Science Cafe Raleigh – Energy for the Future

The Science Café for July (description below) will be held on July 21st at Tir Na Nog. This is the season when our utility bills begin to skyrocket. Our costly electric bills often bring into focus the high demand our community has for energy, as well as questions about where electricity will be coming from in the future as North Carolina’s population grows. This will be the subject of our next cafe. We will be meeting Dr. David McNelis from UNC-Chapel Hill’s Institute for the Environment. Dr. McNelis will give us information about options that we have for energy production in our future. What are the safest and most viable options that we have to choose from? Are there renewable energy sources that can meet our needs in North Carolina? Here is a link to a collection of articles from the New York Times that may help you begin thinking about this complex and very important topic. (http://www.nytimes.com/ref/science/earth/energy.html).
Energy for the Future
Tuesday July 21, 2009
6:30-8:30 p.m. with discussion beginning at 7:00 followed by Q&A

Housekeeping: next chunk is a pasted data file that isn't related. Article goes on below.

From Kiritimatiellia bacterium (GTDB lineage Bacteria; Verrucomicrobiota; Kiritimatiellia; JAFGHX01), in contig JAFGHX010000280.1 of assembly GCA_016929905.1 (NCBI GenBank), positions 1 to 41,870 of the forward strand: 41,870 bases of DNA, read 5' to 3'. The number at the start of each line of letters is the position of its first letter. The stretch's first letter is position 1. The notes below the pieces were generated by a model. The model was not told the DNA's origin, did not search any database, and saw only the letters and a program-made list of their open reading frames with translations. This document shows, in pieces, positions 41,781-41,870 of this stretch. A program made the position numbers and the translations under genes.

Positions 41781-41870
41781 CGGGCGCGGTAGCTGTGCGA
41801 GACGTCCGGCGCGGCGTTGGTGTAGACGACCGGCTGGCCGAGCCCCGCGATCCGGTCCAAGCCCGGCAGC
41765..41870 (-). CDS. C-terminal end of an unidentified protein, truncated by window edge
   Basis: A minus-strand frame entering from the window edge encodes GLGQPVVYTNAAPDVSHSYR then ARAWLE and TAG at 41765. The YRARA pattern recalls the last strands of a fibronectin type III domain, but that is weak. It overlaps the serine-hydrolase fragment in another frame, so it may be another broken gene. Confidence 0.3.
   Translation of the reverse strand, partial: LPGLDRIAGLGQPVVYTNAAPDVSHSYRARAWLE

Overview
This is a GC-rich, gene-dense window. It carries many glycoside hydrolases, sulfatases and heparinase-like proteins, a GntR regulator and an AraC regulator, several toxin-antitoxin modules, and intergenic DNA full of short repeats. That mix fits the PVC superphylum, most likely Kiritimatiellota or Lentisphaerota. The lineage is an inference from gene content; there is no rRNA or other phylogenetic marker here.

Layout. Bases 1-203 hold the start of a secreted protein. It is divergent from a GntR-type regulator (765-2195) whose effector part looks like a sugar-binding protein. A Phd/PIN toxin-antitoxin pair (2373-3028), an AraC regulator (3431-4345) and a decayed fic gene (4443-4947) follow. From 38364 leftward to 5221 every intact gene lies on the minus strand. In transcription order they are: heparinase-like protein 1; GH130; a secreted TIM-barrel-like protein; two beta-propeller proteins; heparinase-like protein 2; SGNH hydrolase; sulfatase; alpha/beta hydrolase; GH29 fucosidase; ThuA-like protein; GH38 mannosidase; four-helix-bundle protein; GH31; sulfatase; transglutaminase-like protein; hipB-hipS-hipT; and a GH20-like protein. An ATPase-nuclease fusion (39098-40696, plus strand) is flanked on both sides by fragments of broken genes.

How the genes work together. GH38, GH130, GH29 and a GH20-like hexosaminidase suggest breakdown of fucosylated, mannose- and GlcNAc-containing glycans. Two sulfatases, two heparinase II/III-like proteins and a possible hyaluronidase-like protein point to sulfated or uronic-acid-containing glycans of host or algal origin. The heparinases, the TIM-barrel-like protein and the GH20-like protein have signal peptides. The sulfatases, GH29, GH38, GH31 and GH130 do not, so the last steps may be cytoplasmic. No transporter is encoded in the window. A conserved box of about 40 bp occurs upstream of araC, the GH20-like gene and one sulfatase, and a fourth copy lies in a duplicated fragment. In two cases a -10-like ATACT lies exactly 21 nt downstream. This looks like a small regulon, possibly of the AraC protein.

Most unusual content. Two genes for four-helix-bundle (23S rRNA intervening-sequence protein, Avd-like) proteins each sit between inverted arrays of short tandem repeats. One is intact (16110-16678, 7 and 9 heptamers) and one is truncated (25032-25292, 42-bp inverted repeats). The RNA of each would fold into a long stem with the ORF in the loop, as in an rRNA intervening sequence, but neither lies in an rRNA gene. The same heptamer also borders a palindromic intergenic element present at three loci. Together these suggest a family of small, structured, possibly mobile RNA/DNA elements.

Tir Na Nog 218 South Blount Street, Raleigh, 833-7795
What does our energy future look like? As new options become available, how soon will we see a difference in transportation and in the supply and use of electricity in our homes and businesses? What are some realistic expectations we should have for the reduction of carbon emissions from energy use? Come to our café and join in on a discussion of energy sources for the future.
About the Speaker:
Professor David N McNelis has over 45 years of environmental sciences and engineering experience in federal government, university and industry settings. He served in research and research management positions with the U.S. Army, the U.S. Public Health Service and the Environmental Protection Agency; with the Department of Energy’s prime contractor for the Nevada Test Site; with the University of Nevada, Las Vegas; and now serves as the Director of the Center for Sustainable Energy, Environment and Economic Development in the University of North Carolina at Chapel Hill’s Institute for the Environment and as President of Nuclear Fuel Cycle Technologies, LLC. Currently he specializes in conventional, alternative and nuclear energy systems and technologies and the nuclear fuel cycle (including partitioning, transmutation, repository capacity and nuclear non proliferation).
This café is sponsored by Progress Energy.
RSVP to kateyDOTahmannATncdenrDOTgov

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